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This is the annual national conference for academic GPs in training

for ACFs, IPFs, DRFs, ACLs.

It is the major event each year to bring these groups together to present their research, to attend workshops and to hear keynote speakers. Day two will dovetail with South West SAPC (Society for Academic Primary Care).

gpacf

Overview of the conference, with thanks to the hosts, the Centre for Academic Primary Care, University of Bristol

The aim of this annual conference, supported by the National Institute for Health Research (NIHR) School for Primary Care Research, is to bring together all GP ACFs and other early career GP researchers on the academic track to share their research ideas and pilot results, and to hear from experts in the field on a variety of relevant research findings and methodological innovations.

Its overall aim to is to help develop skills for PhD and grant applications and to allow plenty of time for networking with colleagues from all over the UK.

Day one of the 2020 conference, which is being hosted by the University of Bristol's Centre for Academic Primary Care, will take place at the Watershed on Bristol’s waterfront and will include:

  • plenaries
  • parallel sessions
  • workshops
  • a digital poster session,
  • a Dragons Den session for ST3 and ST4 ACFs planning a PhD application
  • a debate.

A conference dinner will take place at the Riverstation restaurant.

Day 2 will take place at the Bristol Hotel and join up with the regional meeting of the Society for Academic Primary Care - South West SAPC 2020, also being hosted by the Centre for Academic Primary Care, where there will be the opportunity to hear more plenaries and participate in workshops. 

We are planning a green and paper-free event. All details of the programme, abstracts, map, and attendees’ details will be available on an app. We are currently finalising our plenary speakers, but the debate will focus on AI with Professor Roger Jones, editor of the British Journal of Genereal Practice, in the chair.

Professor Debbie Sharp at the Centre for Academic Primary Care, and organiser of the conference, said: “GP ACF conferences are a ’not to be missed’ annual event for early career research GPs. They are relatively small events and numbers will be capped at 100. This makes it easy to discuss papers and take part in workshop sessions, giving participants the opportunity to mingle with their colleagues enjoy hearing about their research. 

 

Provisional outline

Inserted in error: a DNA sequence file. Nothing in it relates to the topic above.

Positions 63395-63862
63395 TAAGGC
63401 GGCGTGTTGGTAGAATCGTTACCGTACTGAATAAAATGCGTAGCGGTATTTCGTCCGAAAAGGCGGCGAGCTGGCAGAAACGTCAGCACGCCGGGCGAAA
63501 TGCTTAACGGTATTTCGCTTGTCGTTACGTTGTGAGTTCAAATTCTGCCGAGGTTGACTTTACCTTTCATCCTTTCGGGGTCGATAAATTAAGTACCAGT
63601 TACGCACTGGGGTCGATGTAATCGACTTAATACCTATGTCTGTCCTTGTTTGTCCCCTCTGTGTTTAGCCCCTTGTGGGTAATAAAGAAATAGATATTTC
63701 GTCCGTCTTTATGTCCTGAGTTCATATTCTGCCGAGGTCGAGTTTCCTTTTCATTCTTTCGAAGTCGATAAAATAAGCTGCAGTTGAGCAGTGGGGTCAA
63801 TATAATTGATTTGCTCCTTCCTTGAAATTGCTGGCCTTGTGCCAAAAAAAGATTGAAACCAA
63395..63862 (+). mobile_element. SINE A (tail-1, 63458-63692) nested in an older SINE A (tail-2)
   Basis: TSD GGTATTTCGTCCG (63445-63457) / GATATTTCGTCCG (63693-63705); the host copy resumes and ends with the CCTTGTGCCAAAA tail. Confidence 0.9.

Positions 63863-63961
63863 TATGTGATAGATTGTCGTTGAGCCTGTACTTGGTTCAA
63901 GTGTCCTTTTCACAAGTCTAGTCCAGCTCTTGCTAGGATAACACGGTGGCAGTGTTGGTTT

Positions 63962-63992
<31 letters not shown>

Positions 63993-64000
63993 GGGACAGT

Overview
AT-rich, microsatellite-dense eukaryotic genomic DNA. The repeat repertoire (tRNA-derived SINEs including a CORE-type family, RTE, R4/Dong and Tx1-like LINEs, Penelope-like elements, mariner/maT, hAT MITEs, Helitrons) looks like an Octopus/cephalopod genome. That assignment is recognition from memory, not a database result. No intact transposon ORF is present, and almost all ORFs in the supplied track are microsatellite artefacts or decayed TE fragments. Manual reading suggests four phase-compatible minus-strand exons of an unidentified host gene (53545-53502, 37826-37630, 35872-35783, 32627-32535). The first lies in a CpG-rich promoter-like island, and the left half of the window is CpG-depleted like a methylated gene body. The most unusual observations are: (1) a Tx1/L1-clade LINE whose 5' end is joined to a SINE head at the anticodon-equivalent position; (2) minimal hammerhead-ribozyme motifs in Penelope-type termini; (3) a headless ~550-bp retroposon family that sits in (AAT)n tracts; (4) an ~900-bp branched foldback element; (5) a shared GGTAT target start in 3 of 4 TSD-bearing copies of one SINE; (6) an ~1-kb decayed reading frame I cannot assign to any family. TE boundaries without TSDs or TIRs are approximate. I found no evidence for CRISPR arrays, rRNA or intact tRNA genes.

Wednesday, March 4
09.00 - 10.00 Coffee and registration
10.00 - 10.10 Welcome
10.10 - 10.50 Keynote
10.50 - 12.05 Parallel Oral Presentations
12 .05 - 12.50 Dragons den/ workshops
12.50 - 1.45 Lunch
1.45 - 3.00 Parallel Oral Presentations
3.15 - 4.00 Digital poster session
4.00 - 4.30 Refreshments
4.30 - 5.15 Debate
5.30 - 6.15 Social activities
7.30 for 8 dinner Drinks and dinner
Thursday, March 5
9.00 - 10.30 Workshops with SW SAPC
10.30 - 11.00 Refreshments
11.05 - 11.45

Keynote: Professor Graham Watt

"The careers they are going to have, and how to square the circles: Keeping funders and universities happy while engaging and having an impact on the work of general practitioners using the Deep End Projects as an exemplar"

11.50 - 12.30 Close
12.30-1.30 Lunch

The following workshops are part of the South West regional meeting of the Society for Academic Primary Care (SAPC) programme. Workshop places are limited, so please book early using the links below to avoid disappointment.

All workshops will take place on Thursday 5th March 2020 – 9.15-10.45
at The Bristol Hotel, Prince Street, Bristol, BS1 4QF

Please note: Information about additional workshops will be made available shortly.

Please book early to secure a place.

Thursday: 9.15 - 10.45

Telling Stories About Breathlessness: using arts health approaches to help your GP listen!

Breathlessness is a clinical problem as important as pain. Breathlessness is a sensation affecting those living with chronic respiratory disease, obesity, heart disease and anxiety disorders. Patients describe the sensation of breathlessness as evoking the fear and dread of nearly drowning or having a plastic bag held over your face. A repetitive experience, (often invisible to others, who can’t help you anyway) of staring death in the face. Breathlessness disrupts the narratives of normal life. It slows you down. Isolates you. It shrinks your world. Yet most patients find breathlessness hard to describe and GPs often avoid asking about a symptom they can do nothing about. 

Over the last two years Penny and Malpass have collected over 80 letters written to the breath. The letters have helped patients explore their relationship to their breath and express their experience of breathlessness to themselves more easily. In this workshop, informed by ideas of narrative medicine, we now move forward to explore how this work can support patients to start talking to their GPs about breathlessness and support GP’s to keep asking about a symptom for which medicine can do little about.

This workshop is exploratory and intended to provoke lively discussion and potentially help inform the development of a future research bid. We will suggest how the use of arts health approaches could potentially support patient-GP conversations about breathlessness and will ask participants to consider the value of including ‘letters to the breath’ in patient electronic records.

Aim: To deliver an inter-disciplinary workshop that informs practice, ignites the clinical imagination and supports the development of a future grant.

Objectives:

  1. Explore with the audience how GPs can engage with the findings from an arts health project. exploring patient accounts/stories of living with breathlessness.
  2. Explore the barriers to communicating about breathlessness in primary care.